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Column: Brazil World Cup killed 'beautiful game'

Published on NewsOK Modified: July 7, 2014 at 4:05 pm •  Published: July 7, 2014
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BELO HORIZONTE, Brazil (AP) — Because it is turning out better than expected, the World Cup is doing more good than harm to brand Brazil. The opposite is true for Brazil's brand of football.

The national team's grinding route to Tuesday's semifinal against Germany, its play pockmarked with fouls, gamesmanship and win-at-all-costs realpolitik, has driven a stake through the myth of Brazilian football as art and through the hearts of us fools who nurtured and clung to it.

I can't have been the only one before this World Cup who dusted off precious memories of falling under the spell of Brazil's yellow-shirted Selecao. Too young for the era of Pele, Brazilians who bewitched me were Zico and the teams of 1978 and 1982.

Nelinho's thunderbolt in the match for third place against Italy in 1978, arcing off his right foot across the penalty area and bending majestically beyond Italy goalkeeper and captain Dino Zoff. Falcao against the Soviet Union in 1982, letting a pass from Paulo Isidoro run between his legs to Eder, who flicked the ball up and volleyed it in.

Eder celebrated by doing a forward roll. This wasn't just football, it was narcotic. Those teams didn't win the World Cup. But for those of us who weren't Brazilian, that didn't matter. We were hooked.

Even when Brazil reined in the beauty to win in 1994 and 2002, it still did enough to enchant. Bebeto's rock-a-bye-baby goal celebration against the Netherlands helped wash down the bile of Brazil drawing 0-0 with Italy in the final and needing a penalty shoot-out to secure its fourth World Cup.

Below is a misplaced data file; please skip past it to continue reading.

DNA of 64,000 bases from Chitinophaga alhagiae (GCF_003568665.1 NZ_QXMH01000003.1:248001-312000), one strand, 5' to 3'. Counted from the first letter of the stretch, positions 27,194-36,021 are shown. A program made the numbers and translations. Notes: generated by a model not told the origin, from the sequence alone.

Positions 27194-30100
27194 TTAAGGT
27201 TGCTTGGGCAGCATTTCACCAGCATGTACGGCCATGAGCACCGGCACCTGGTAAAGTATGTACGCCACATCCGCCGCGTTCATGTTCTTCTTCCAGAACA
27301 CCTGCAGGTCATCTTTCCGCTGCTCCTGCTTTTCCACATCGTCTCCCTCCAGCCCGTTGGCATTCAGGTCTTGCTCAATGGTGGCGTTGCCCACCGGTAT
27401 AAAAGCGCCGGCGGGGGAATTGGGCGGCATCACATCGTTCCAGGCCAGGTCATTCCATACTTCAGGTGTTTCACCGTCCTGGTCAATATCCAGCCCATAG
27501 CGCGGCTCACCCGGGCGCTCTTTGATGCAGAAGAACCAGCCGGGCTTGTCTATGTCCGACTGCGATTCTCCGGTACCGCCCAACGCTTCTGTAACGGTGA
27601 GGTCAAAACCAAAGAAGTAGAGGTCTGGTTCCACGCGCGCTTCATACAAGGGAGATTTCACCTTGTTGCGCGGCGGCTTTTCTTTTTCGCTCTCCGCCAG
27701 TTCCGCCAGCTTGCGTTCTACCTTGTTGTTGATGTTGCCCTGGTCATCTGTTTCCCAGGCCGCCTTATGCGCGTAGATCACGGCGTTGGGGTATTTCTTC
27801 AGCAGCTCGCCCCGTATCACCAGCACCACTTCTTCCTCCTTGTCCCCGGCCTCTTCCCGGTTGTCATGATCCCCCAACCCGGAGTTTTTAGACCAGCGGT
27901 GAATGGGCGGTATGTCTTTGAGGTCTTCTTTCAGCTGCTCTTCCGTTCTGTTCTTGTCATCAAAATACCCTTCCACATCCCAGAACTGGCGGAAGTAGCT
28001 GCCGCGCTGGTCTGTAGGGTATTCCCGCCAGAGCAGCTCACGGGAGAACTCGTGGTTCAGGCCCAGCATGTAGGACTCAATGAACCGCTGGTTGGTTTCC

The story of Ronaldo's resurrection, his eight goals with surgically repaired knee ligaments, put glitter on Brazil's fifth World Cup win in 2002. But South Korea won the FIFA award as the most entertaining team at that tournament it co-hosted with Japan.

Naively in hindsight, because of its glorious past, I tricked myself into believing this time that Brazil might want to shine on home soil, that its fine players would want to live up to the standards of predecessors who put the five stars — one for each World Cup win — on the shirts they now wear.

This, the marketers assured us, would be the Copa das Copas — the cup to beat all World Cups, a return after 64 years to the country that took a game born in England and elevated it to a higher plane. You can be sure that fans hummed Gilberto Gil tunes to themselves on flights over here, heads full of dreamy expectations and flashbacks of Socrates and other futebol sorcerers with one name and two magical feet.

And there has been fabulous football, but only smatterings of it from Brazil, mostly from Neymar, the team's principal entertainer now out with a broken back.

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